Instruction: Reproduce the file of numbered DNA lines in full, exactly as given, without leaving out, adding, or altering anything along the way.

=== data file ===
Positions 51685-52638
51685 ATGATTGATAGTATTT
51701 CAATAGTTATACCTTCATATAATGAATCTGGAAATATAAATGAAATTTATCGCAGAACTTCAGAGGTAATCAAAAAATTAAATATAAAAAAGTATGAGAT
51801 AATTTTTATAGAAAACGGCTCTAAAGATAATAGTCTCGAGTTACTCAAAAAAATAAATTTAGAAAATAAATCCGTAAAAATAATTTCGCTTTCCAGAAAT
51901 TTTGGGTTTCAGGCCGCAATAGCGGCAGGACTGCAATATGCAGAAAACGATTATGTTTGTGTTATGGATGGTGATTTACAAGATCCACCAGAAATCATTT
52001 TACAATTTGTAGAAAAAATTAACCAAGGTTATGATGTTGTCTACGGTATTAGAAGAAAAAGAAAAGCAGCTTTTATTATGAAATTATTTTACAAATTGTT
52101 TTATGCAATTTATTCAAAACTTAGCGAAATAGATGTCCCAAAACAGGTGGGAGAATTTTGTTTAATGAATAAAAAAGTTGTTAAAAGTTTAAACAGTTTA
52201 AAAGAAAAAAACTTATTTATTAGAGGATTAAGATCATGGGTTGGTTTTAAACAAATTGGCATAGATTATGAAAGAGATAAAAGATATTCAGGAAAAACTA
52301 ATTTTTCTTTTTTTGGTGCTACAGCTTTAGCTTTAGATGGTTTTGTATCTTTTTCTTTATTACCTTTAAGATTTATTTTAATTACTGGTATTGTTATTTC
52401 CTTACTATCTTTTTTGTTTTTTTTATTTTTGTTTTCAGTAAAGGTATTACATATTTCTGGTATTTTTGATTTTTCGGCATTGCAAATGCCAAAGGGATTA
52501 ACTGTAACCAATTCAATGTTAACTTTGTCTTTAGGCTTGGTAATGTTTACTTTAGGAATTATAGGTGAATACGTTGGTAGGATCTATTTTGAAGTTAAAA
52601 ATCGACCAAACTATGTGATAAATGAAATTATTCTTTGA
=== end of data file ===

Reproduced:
Positions 51685-52638
51685 ATGATTGATAGTATTT
51701 CAATAGTTATACCTTCATATAATGAATCTGGAAATATAAATGAAATTTATCGCAGAACTTCAGAGGTAATCAAAAAATTAAATATAAAAAAGTATGAGAT
51801 AATTTTTATAGAAAACGGCTCTAAAGATAATAGTCTCGAGTTACTCAAAAAAATAAATTTAGAAAATAAATCCGTAAAAATAATTTCGCTTTCCAGAAAT
51901 TTTGGGTTTCAGGCCGCAATAGCGGCAGGACTGCAATATGCAGAAAACGATTATGTTTGTGTTATGGATGGTGATTTACAAGATCCACCAGAAATCATTT
52001 TACAATTTGTAGAAAAAATTAACCAAGGTTATGATGTTGTCTACGGTATTAGAAGAAAAAGAAAAGCAGCTTTTATTATGAAATTATTTTACAAATTGTT
52101 TTATGCAATTTATTCAAAACTTAGCGAAATAGATGTCCCAAAACAGGTGGGAGAATTTTGTTTAATGAATAAAAAAGTTGTTAAAAGTTTAAACAGTTTA
52201 AAAGAAAAAAACTTATTTATTAGAGGATTAAGATCATGGGTTGGTTTTAAACAAATTGGCATAGATTATGAAAGAGATAAAAGATATTCAGGAAAAACTA
52301 ATTTTTCTTTTTTTGGTGCTACAGCTTTAGCTTTAGATGGTTTTGTATCTTTTTCTTTATTACCTTTAAGATTTATTTTAATTACTGGTATTGTTATTTC
52401 CTTACTATCTTTTTTGTTTTTTTTATTTTTGTTTTCAGTAAAGGTATTACATATTTCTGGTATTTTTGATTTTTCGGCATTGCAAATGCCAAAGGGATTA
52501 ACTGTAACCAATTCAATGTTAACTTTGTCTTTAGGCTTGGTAATGTTTACTTTAGGAATTATAGGTGAATACGTTGGTAGGATCTATTTTGAAGTTAAAA
52601 ATCGACCAAACTATGTGATAAATGAAATTATTCTTTGA